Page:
Tag Archives: taxpayer

Key Tax Provisions Of The Inflation Reduction Act Of 2022

The Inflation Reduction Act (IRA), signed into law on August 16, 2022, includes tax provisions affecting:

  • businesses,
  • individuals,
  • the clean-energy industry,
  • healthcare, and more.

Let’s take a look:

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Tax Breaks for Teachers and Educators

It’s almost time for the start of the new school year, and teachers and other educators should remember that they can still deduct certain unreimbursed expenses. Deducting expenses such as classroom supplies, training, and travel helps reduce the amount of tax owed when filing a tax return.

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Roth IRAs: Put Your Child’s Summer Earnings to Work

With plentiful opportunities for teen employment this year, now is the perfect time to consider opening a Roth IRA for your minor child.

Here’s everything you need to know including what it is, how it works, and why it’s beneficial.

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Dirty Dozen Tax Scams For 2022

The “Dirty Dozen” is a list of common tax scams that target taxpayers. Compiled and issued annually by the IRS, it includes a number of aggressive and evolving schemes that taxpayers should avoid. Let’s take a look at this year’s “Dirty Dozen” tax scams:

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Small Business Budgeting Errors

Common Small Business Budgeting Errors To Avoid

When creating a budget, it’s essential to estimate your spending as realistically as possible.

Here are five budget-related errors commonly made by small businesses and some tips for avoiding them.

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Special Tax Benefits For Members Of The Military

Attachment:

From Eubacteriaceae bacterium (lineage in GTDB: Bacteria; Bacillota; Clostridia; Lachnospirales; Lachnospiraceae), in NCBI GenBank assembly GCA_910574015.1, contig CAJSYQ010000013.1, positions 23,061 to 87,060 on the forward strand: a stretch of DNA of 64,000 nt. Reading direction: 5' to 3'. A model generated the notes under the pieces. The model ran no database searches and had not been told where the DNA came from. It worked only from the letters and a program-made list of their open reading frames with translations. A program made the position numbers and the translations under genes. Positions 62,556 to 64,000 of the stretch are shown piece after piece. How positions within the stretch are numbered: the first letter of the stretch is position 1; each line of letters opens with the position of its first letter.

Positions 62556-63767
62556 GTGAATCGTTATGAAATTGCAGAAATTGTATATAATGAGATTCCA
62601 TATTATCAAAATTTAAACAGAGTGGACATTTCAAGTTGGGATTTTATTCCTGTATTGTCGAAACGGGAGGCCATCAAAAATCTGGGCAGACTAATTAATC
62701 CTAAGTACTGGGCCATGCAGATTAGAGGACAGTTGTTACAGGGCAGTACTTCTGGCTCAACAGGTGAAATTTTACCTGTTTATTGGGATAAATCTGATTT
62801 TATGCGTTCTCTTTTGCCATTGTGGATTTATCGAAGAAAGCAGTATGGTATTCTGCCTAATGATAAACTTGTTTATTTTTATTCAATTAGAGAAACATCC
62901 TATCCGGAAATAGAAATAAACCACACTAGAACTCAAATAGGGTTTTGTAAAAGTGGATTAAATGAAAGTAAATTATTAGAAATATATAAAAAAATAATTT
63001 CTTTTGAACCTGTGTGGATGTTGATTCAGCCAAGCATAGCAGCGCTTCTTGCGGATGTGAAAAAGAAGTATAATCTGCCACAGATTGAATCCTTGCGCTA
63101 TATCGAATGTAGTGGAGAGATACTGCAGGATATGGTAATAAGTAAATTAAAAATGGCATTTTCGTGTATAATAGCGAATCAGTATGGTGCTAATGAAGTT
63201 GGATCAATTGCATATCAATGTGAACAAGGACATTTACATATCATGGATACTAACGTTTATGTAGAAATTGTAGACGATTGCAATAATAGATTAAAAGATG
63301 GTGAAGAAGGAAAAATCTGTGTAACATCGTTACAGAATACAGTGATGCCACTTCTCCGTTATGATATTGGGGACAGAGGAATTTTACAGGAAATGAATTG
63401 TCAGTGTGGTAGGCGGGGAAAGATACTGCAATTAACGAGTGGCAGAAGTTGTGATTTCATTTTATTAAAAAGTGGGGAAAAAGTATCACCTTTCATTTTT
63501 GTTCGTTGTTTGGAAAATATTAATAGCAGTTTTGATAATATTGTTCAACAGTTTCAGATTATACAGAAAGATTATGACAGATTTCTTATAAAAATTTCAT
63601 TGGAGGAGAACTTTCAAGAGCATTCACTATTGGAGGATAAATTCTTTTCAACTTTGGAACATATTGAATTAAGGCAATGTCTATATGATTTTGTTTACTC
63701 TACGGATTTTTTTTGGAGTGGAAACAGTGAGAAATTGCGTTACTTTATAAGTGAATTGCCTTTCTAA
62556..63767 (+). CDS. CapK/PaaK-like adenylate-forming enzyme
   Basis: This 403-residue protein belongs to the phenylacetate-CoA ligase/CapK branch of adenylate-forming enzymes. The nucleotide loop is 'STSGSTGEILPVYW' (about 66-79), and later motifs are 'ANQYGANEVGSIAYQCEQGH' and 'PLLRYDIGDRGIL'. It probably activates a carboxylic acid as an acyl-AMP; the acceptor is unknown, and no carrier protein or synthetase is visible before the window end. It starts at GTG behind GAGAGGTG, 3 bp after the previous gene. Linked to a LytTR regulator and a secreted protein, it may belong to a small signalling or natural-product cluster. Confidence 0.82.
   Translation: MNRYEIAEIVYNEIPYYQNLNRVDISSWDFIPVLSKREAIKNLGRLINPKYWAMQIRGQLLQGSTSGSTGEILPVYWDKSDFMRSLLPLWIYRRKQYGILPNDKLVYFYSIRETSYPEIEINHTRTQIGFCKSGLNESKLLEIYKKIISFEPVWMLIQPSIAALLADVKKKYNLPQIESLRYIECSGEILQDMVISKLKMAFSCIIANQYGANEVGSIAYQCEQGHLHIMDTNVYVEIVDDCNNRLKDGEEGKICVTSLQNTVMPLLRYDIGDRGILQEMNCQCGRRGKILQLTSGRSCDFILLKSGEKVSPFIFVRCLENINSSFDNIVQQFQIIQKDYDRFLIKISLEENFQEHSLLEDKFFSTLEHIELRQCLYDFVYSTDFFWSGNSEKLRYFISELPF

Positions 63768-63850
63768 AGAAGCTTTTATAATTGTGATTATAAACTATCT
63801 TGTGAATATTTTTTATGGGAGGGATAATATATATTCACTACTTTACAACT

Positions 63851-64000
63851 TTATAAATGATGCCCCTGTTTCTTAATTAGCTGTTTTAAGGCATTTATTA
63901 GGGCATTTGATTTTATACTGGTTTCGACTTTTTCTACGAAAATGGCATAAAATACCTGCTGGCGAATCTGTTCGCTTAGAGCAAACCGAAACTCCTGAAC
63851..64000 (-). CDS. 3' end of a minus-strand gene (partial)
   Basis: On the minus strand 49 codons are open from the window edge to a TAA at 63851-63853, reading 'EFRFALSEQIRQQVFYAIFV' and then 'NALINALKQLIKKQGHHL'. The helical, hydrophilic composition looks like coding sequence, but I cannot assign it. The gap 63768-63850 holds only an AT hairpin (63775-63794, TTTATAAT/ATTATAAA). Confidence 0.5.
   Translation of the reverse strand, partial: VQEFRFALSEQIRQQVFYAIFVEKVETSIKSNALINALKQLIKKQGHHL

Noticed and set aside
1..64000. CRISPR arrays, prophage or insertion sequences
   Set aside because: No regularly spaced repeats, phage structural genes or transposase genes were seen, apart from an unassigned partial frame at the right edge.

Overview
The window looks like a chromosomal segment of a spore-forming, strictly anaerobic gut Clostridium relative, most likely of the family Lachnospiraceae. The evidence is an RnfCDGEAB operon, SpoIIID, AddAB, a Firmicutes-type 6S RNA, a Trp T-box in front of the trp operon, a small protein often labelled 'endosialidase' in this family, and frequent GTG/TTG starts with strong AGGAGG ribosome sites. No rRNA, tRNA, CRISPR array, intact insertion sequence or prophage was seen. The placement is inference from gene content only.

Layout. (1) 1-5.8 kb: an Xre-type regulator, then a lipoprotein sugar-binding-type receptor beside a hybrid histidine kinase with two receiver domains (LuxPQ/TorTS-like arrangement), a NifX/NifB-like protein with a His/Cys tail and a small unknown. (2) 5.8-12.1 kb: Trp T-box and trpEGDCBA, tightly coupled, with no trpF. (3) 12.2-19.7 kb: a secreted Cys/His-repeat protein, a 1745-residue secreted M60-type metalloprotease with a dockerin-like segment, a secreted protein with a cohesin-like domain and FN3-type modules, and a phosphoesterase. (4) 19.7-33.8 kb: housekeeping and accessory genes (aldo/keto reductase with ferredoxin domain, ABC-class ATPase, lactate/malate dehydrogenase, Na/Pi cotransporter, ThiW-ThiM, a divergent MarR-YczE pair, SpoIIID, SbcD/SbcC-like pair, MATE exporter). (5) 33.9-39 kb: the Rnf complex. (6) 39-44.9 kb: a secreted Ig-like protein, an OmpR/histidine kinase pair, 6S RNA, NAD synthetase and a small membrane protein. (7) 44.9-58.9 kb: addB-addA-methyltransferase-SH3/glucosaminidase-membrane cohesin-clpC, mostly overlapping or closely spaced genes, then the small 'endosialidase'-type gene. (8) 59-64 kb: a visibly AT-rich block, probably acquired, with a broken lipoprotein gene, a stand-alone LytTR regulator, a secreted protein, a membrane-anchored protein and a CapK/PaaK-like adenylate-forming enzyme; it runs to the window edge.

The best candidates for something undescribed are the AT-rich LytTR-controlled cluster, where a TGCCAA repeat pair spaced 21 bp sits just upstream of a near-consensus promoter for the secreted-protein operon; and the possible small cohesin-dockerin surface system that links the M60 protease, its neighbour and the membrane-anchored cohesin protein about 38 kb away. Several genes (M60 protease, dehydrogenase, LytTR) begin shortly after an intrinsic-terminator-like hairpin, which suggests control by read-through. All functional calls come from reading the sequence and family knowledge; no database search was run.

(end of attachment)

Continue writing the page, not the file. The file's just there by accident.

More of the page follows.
Special Tax Benefits For Members Of The Military

Military personnel and their families face unique life challenges with their duties, expenses, and transitions. As such, military members may qualify for tax benefits unavailable to civilians. For example, they don’t have to pay taxes on some types of income. Special rules may lower the tax they owe or allow them more time to file and pay their federal taxes.

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What To Do If You Missed The April Tax Deadline

What To Do If You Miss The April Tax Deadline

What To Do If You Missed The April Tax Deadline

Monday, April 18, 2022, was the tax deadline for most taxpayers to file their tax returns, but if you haven’t filed a 2021 tax return yet, it’s not too late. Here’s what you need to do:

First, gather any information related to income and deductions for the tax years for which a return must be filed, then contact us at the office of Lahrmer & Company LLC at (866) 474-1238 or office@lahrmercpa.com.

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Tax Return Tips For Last-Minute Filers

Tax Return Tips For Last-Minute Filers

When it comes to working on your taxes, earlier is better, but many people find preparing their tax return stressful and frustrating and wait until the last minute. If you’ve been procrastinating on filing your tax return this year, here are eight tips that might help.

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Working Remotely Could Affect Your Taxes

Working Remotely Could Affect Your Taxes

Working Remotely Could Affect Your Taxes

When COVID-19 struck, many employers quickly switched to a work-from-home model for their employees. Many of them began working in a state other than where their office was located. While some workers have returned to their offices, as the pandemic drags on, more offices continue to work remotely with no back-to-office dates in sight.

If you’re working remotely from a location in a different state (or country) from that of your office, then you may be wondering if you will have to pay income tax in multiple jurisdictions or whether you will need to file income tax returns in both states. Here’s what you should know:

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What's new on IRS form 1040

What’s New for IRS Form 1040 This Year

What's New for IRS Form 1040 This Year

If you’ve gathered your tax documents and are ready to tackle your tax return, there’s one more step you should take: becoming familiar with what’s new on the 2021 Form 1040. While the format of Form 1040 and its schedules remain similar to 2020, there are several changes. Many of these changes can be attributed to the American Rescue Plan Act of 2021 (ARP).

Some are more familiar to taxpayers, including charitable contributions, advance child tax credits, and economic impact payments (mentioned above). Others might not be as well-known. Let’s take a look at nine of them:

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